Sen. Marco Rubio, who will introduce presidential candidate Mitt Romney at the Republican National Convention, tells Newsmax that the election is not just a choice between two parties but a choice about “what kind of country we want to have.”
The Florida Republican also outlines the party’s immigration stance, saying “we’re not going to deport” the 10 million illegal immigrants in America, but we’re not going to grant them amnesty either.
And he states that anyone who favors leaving Medicare the way it is “favors bankrupting it.”
Rubio was elected in 2010 in a three-way race that included then-Gov. Charlie Crist, and is considered a key figure in the tea party movement. His new book is “An American Son: A Memoir.”
In an exclusive interview with Newsmax.TV in Tampa, Rubio discusses his big role at the GOP convention: introducing presumptive nominee Romney on Thursday night.
“It’s a great honor to do it, and to be able to do it in my home state is an even bigger honor,” he says.
Watch our exclusive interview. Story continues below.
“But two things I hope people will take away from it: The first is that Mitt Romney’s a special person. Putting politics aside for a second, whether you agree with him on the issues or not, as a father, as a husband, as a grandfather, as a member of his community and of his church, he’s been an extraordinary person and that needs to be understood and celebrated. It’s a role model for younger men like myself and others who are trying to balance work and family.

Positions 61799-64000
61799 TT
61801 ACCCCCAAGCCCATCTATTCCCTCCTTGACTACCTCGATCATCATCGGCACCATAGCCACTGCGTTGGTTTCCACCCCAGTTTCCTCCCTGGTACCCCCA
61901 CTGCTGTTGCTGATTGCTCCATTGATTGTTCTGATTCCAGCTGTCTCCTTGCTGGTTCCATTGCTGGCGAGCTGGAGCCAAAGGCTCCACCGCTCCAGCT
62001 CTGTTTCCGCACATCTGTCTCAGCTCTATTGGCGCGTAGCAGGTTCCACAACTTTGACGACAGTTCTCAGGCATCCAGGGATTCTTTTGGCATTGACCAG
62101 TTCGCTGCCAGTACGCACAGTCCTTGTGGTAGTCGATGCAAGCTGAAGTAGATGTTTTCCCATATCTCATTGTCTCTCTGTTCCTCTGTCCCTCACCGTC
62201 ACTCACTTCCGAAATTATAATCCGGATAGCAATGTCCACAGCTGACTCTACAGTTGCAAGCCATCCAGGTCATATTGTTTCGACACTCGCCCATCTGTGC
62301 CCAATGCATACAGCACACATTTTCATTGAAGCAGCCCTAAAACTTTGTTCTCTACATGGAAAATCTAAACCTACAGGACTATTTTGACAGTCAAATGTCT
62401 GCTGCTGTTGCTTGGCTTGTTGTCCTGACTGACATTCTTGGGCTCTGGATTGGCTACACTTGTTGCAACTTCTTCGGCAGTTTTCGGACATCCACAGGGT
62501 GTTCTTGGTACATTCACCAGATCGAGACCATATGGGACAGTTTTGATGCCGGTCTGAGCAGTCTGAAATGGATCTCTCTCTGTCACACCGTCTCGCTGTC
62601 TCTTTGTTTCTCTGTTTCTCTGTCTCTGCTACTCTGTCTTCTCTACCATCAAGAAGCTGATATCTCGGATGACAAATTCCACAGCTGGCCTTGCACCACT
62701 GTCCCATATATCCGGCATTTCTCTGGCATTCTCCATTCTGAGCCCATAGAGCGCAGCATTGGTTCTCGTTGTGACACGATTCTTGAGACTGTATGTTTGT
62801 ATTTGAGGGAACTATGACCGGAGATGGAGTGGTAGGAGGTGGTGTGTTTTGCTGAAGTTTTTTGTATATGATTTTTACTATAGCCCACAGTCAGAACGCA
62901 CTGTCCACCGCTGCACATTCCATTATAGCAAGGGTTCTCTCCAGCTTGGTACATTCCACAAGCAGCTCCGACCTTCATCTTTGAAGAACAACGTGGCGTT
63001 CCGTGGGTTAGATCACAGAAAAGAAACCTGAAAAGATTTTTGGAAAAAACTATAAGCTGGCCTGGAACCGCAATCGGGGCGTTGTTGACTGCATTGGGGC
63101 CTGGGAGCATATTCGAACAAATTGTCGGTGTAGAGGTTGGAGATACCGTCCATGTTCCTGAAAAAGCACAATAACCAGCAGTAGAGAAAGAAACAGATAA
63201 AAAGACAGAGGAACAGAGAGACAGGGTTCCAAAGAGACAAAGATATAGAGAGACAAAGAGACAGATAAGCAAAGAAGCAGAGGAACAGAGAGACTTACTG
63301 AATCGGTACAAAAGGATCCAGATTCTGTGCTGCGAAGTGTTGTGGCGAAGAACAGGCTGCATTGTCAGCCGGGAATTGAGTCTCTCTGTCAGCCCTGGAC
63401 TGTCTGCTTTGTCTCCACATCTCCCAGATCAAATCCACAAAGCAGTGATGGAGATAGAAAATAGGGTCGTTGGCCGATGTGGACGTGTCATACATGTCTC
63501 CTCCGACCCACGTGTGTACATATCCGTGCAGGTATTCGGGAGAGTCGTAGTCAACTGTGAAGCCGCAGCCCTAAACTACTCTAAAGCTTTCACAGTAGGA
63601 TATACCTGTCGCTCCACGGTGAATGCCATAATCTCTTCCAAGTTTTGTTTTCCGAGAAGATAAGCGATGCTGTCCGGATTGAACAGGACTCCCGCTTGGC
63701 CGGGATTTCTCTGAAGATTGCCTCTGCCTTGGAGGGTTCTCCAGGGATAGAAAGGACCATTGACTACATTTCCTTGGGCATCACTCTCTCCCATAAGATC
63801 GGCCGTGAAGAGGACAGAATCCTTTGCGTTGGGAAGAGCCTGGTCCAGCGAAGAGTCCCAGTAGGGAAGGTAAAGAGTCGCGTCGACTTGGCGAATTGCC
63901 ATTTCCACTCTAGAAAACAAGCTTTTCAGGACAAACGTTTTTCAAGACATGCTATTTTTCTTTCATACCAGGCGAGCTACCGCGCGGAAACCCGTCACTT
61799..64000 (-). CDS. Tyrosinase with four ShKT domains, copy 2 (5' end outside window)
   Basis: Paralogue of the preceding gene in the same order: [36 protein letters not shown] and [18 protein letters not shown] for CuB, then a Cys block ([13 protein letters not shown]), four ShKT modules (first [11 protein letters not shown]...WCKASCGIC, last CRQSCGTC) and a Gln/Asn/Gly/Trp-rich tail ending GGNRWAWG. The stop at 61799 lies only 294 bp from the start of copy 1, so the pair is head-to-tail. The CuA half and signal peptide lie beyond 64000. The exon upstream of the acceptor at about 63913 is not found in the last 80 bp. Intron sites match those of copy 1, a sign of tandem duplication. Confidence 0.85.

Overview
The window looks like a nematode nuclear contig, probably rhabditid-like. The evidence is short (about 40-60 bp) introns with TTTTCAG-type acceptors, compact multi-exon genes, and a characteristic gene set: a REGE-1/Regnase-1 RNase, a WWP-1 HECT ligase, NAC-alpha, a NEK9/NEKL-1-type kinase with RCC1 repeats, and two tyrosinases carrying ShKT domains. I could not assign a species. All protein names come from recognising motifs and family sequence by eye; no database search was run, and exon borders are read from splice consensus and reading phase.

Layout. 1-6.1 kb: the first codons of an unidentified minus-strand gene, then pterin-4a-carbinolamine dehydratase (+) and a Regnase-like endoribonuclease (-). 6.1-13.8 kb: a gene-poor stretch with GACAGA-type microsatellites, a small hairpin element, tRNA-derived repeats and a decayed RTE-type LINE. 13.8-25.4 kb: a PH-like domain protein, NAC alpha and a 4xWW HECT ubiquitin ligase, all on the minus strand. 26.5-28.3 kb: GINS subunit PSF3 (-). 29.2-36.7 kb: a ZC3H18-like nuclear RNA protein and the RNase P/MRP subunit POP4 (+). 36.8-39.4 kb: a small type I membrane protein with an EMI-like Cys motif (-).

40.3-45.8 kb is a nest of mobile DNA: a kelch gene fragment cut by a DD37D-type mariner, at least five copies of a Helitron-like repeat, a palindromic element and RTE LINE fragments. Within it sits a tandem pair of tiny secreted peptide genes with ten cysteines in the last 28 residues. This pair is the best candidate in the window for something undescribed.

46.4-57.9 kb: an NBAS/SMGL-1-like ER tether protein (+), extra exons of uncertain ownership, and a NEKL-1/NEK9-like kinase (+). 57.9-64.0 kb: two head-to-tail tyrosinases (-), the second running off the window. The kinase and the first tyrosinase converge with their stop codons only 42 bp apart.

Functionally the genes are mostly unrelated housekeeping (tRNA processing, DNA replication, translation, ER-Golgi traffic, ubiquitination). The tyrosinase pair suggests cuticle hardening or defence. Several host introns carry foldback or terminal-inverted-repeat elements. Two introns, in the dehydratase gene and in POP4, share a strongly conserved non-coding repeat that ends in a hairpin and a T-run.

“The second thing I hope people understand is that this election, at the end of the day, is not just a choice between a Republican and a Democrat. It’s a choice between what kind of country we want to have. It’s a choice about what should government’s role be in our country, and two very different views of that.
“Barack Obama thinks prosperity is created when the government spends money and we believe, because of our history, that the way prosperity is created is when people take their own money and invest it in starting a new business or growing an existing one, and the job of government is to encourage them to do that and to make it easier for them to do that. That’s a big debate and that’s what we’re going to be having this campaign.”
Rubio, the son of Cuban immigrants, was asked what Romney needs to do to win over more Hispanic voters.
“First of all, on Hispanic voters, let me just say that their hopes and dreams are no different than those of the rest of the population — the desire to leave their children better off than themselves.
“It’s a story that I tell often because it’s my story. It’s the story of two parents who work jobs so that I can have a career, and the party and the political figures and the movement that does the better job of explaining to people why their ideas make that more possible is the one that’s going to win, especially in the long-term.
“And our argument is an easy one to make: The American free enterprise system, which we defend and the Democrats undermine, is the only economic system in the history of the world where dreams like the ones my parents had for me and millions of parents have for their children has ever been possible.
“So we probably need to do a better job of telling that story, but we don’t need to change our principles.”